@chris are these direct heat? It is absolutely possible to have the bed be the heat element and not be reliant on a stick on resistive heater. My guess is there is a heater stuck on the back. Is this correct?

It will all come down to the manufacturer. If the company making them has been unable to make a flat bed at this point why expect it to be different? If a third party pick up one there is no reason why it can’t be flat and true.

It makes me wonder what an unperforated (PCB type) epoxy glass board would do? It is likely a CF plate will be epoxy based so the only difference is no carbon fibre but glass fiber. They are cheap, 12x12 is 15$ last I bought one.

Maybe one of you extermenty types might try one, easy enough to slap a element on the back.

So I’ve been using these carbon fiber build plates for about 5 months now with bad temps up to a 120 with no problems printing nylon, nylon carbon fiber, and ultem CF. I will never go back to any other build surface. I have also printed P LA and TPU on it works like a charm you do have to use glue stick or some type of adhesive.

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Do you need the glue to get the print to stick or to get the print to release?

That’s an intriguing idea. A single-sided board, laid copper-side down, would have the copper assisting in heat distribution and I’ve had some PCBs who’s backs are like a sheet of glass. It might be worth a try.

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This is what im most curious about.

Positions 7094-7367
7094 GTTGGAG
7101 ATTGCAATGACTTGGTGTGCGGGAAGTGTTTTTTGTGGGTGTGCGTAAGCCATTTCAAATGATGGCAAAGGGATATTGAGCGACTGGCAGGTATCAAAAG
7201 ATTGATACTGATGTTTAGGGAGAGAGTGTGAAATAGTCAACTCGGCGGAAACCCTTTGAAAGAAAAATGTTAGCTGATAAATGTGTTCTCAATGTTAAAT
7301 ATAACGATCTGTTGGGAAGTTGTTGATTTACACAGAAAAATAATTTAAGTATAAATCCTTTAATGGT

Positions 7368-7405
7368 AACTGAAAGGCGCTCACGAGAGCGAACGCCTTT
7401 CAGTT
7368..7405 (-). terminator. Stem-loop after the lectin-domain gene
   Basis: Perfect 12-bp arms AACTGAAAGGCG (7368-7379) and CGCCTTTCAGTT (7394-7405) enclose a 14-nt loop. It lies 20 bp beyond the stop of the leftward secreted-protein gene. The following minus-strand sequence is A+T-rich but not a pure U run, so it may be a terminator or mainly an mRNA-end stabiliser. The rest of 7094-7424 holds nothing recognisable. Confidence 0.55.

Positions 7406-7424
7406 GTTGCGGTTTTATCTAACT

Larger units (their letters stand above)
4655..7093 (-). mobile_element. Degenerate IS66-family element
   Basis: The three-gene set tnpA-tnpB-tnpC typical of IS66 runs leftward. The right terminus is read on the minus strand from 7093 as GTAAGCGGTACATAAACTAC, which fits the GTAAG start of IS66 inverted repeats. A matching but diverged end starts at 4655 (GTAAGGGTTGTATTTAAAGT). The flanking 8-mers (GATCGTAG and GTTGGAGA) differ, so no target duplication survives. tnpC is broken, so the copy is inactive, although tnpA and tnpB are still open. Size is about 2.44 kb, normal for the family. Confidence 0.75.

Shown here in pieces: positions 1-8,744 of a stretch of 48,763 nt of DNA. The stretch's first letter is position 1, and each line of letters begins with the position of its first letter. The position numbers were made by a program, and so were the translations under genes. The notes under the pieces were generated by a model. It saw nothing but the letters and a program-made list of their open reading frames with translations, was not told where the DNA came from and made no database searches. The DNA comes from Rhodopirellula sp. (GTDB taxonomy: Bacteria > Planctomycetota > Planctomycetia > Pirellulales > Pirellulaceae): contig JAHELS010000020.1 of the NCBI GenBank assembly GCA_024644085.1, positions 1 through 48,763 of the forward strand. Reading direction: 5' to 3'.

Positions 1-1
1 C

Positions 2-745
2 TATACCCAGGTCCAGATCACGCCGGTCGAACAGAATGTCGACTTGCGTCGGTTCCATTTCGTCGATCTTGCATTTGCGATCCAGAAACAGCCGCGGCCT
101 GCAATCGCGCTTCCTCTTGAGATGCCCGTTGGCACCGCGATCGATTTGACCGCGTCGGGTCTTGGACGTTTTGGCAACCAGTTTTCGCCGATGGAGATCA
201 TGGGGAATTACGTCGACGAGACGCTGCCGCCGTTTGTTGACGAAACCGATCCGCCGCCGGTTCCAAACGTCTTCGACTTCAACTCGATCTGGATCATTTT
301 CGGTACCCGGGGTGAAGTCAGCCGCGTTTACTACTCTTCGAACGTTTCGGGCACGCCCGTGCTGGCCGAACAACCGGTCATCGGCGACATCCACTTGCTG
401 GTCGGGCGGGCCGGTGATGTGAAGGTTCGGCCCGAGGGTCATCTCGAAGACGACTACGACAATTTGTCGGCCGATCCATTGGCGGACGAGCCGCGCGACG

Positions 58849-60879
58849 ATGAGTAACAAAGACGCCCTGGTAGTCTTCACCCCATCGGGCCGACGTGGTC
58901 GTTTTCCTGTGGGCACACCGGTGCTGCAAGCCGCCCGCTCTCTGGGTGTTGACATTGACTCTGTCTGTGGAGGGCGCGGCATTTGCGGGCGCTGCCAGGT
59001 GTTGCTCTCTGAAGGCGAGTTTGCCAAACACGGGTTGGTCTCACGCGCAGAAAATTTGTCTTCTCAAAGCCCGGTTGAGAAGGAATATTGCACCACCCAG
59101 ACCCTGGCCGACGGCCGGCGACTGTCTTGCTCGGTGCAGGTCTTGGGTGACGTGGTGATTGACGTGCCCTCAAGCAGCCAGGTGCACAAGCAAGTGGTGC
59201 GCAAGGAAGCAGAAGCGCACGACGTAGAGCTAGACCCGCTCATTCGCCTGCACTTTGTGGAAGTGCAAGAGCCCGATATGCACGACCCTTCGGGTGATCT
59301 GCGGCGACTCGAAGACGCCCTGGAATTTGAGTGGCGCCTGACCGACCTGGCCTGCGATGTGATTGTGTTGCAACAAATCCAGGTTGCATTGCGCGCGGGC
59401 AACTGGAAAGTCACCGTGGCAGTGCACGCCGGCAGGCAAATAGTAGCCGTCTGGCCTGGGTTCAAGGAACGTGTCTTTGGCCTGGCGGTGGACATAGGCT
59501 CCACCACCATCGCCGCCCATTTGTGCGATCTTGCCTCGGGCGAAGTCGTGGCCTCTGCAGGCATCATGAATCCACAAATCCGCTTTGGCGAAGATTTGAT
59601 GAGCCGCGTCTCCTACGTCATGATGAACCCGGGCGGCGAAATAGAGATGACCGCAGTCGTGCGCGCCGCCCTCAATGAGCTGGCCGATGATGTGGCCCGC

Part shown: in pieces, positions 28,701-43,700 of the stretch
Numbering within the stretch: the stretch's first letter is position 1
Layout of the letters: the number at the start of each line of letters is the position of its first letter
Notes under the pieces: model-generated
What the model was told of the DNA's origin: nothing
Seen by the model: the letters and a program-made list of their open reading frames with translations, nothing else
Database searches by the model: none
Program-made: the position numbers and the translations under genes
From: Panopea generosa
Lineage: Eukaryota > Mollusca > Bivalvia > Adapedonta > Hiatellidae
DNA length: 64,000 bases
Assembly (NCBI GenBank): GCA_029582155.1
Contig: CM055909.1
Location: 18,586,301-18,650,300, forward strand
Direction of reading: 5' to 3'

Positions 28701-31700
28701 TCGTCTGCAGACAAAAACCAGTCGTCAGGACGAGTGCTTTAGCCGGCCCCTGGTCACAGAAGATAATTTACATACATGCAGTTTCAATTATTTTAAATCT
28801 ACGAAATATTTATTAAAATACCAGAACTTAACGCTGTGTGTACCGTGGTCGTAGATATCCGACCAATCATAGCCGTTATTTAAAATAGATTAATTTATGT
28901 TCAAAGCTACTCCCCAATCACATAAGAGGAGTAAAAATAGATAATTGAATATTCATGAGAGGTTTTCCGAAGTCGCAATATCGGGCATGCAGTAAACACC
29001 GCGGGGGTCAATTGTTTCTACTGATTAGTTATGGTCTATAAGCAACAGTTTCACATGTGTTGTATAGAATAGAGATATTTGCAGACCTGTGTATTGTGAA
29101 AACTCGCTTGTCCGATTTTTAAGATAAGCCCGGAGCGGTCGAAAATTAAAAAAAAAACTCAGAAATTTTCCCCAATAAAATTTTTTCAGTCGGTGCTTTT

Well, I just bought a 300x300mm single-sided PCB from MG Chemicals. It is absolutely NOT flat. You can just tell by looking at it, without taking any measurements.


Oh that is disappointing! I am sorry. It seemed like it might work quite well…

It’s definitely a glass-epoxy based board. Oh well. as I think waaay back on it, back when I used to make printed circuit boards, it was a “problem” back then too. Mind you electronic components don’t really care about the curvature and it’s not like we were using robots to populate them. I could see THAT being a problem, but then again, they probably clamp the edges of the boards down for the pick-and-place machines. I must confess I’ve only ever watched the tool head and not how the board was being held. Anyway. I’ll put it to use eventually.

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Well interesting. I wonder if a GFP panels would be better they can be had in smooth surfaces too. It is more complex as they are typically full sheets and quite thin perhaps there is thicker to be had? just an academic thought now…

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It also makes me wonder what would have happened if I had bought a double-sided PCB.